The medial entorhinal cortex, a hub for memory and navigation in the brain, consists of two tangled but functionally separate networks that have different long-range axonal targets, and thus may be involved in different functions in the brain. The finding offers insights to how neural networks function, and — in conditions like epilepsy — dysfunction.
C. Varga et al., “Target-selective GABAergic control of entorhinal cortex output,” Nat Neurosci, 13:822-4, 2010. Eval by Edvard Moser, Norwegian University of Science and Technology, Norway; Jeff Isaacson, University of California, San Diego.
#3 “We’re going to need a bigger model”
In a detailed mathematical analysis, researchers analyze the capacity of computational models to model neuronal oscillations — the repetitive rise and fall of membrane potentials. They find that current single-cell oscillation models are not adequate, and there is a need for additional computational models to assess this mechanism.
M.W. Remme et al., “Democracy-independence trade-off in oscillating dendrites and its implications for grid cells,” Neuron, 66:560-72, 2010. Eval by Lisa Giocomo and Edvard Moser, Norwegian University of Science and Technology, Norway; Neil Burgess, University College London.
#4 Key step to making dendrites
For the first time, researchers demonstrate that a protein that fuses membranes instructs the development of dendrites in C. elegans. The protein, EFF-1, causes overlapping branches to fuse together, a novel control mechanism for the poorly understood morphogenesis of dendrites.
M. Oren-Suissa et al., “The fusogen EFF-1 controls sculpting of mechanosensory dendrites,” Science, 328:1285-8, 2010. Eval by Tina Schwabe and Thomas Clandinin, Stanford University, California; Andrew Chisholm, University of California, San Diego.
#5 How amyloid kills synapses
New findings suggest an explanation for why amyloid causes synapses to fail in Alzheimer’s and other diseases: The binding of amyloid beta oligomers causes glutamate receptors in synaptic membranes to form clusters, resulting in increased intracellular calcium and eventual deterioration of the synapse.
M. Renner et al., “Deleterious effects of amyloid beta oligomers acting as an extracellular scaffold for mGluR5,” Neuron, 66:739-54, 2010. Eval by Joel Bockaert, Institute of Functional Genomics, France; Hui-Chen Lu and Kenneth Mackie, Indiana University.
#6 New mechanism for synaptic plasticity
Researchers have uncovered another key mechanism behind one of the most important processes in learning and memory, synaptic plasticity. Specifically, two signaling molecules, BRAG2 and Arf6, trigger endocytosis of AMPA receptors in the brain, inducing long-term depression (LTD), a long-lasting reduction in the sensitivity of neurons and a well-known form of synaptic plasticity.
R. Scholz et al., “AMPA receptor signaling through BRAG2 and Arf6 critical for long-term synaptic depression,” Neuron, 66:768-80, 2010. Eval by Stephen Fitzjohn and Graham Collingridge, MRC Centre for Synaptic Plasticity, UK; Johannes Hell, University of California, Davis.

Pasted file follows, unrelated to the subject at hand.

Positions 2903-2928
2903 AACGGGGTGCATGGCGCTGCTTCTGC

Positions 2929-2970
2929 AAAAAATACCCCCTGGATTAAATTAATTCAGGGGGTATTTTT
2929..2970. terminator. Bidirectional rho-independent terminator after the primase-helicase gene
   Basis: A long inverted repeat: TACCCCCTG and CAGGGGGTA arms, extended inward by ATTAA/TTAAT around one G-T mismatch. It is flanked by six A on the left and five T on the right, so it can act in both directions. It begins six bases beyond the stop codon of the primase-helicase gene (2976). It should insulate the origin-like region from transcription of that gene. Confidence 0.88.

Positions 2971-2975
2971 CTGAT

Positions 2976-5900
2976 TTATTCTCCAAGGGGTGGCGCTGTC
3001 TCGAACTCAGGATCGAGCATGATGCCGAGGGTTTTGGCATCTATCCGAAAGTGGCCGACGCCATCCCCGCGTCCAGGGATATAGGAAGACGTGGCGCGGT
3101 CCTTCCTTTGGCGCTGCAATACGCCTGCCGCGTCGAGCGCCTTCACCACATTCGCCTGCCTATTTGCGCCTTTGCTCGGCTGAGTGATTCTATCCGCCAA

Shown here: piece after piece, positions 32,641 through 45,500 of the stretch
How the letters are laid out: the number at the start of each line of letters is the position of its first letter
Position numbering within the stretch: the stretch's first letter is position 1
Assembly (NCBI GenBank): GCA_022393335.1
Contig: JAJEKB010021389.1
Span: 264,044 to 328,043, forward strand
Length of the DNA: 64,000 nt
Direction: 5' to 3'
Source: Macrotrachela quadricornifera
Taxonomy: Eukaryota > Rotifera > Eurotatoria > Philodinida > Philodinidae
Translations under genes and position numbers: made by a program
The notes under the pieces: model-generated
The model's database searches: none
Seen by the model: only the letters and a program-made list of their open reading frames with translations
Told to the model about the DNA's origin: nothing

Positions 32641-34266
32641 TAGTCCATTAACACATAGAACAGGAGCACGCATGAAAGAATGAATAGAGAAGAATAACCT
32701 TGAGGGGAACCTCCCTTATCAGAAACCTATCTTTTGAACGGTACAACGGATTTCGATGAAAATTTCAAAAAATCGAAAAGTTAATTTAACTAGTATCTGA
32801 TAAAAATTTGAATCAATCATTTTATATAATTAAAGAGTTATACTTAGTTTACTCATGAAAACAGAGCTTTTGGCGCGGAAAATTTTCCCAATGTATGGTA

#7 Cell division affects cell fate
Through live imaging of a zebrafish embryo, researchers show that asymmetrical cell division is important in establishing cell fate in the vertebrate central nervous system.
P. Alexandre et al., “Neurons derive from the more apical daughter in asymmetric divisions in the zebrafish neural tube,” Nat Neurosci, 13:673-9, 2010. Eval by Judith Eisen, University of Oregon; Caren Norden and William Harris, University of Cambridge, UK.
The F1000 Top 7 is a snapshot of the highest ranked articles from a 30-day period on Faculty of 1000 Neuroscience, as calculated on July 22, 2010. Faculty Members evaluate and rate the most important papers in their field. To see the latest rankings, search the database, and read daily evaluations, visit http://f1000.com.
UCLA, July 28, 2010 — The ability to tell time is fundamental to how humans interact with each other and the world. Timing plays an important role, for example, in our ability to recognize speech patterns and to create music.
Patterns are an essential part of timing. The human brain easily learns patterns, allowing us to recognize familiar patterns of shapes, like faces, and timed patterns, like the rhythm of a song. But exactly how the brain keeps time and learns patterns remains a mystery.
In this three-year study, UCLA scientists attempted to unravel the mystery by testing whether networks of brain cells kept alive in culture could be “trained” to keep time. The team stimulated the cells with simple patterns — two stimuli separated by different intervals lasting from a twentieth of a second up to half a second.
After two hours of training, the team observed a measurable change in the cellular networks’ response to a single input. In the networks trained with a short interval, the network’s activity lasted for a short period of time. Conversely, in the networks trained with a long interval, network activity lasted for a longer amount of time.
The UCLA findings are the first to suggest that networks of brain cells in a petri dish can learn to generate simple timed intervals. The research sheds light on how the brain tells time and will enhance scientists’ understanding of how the brain works.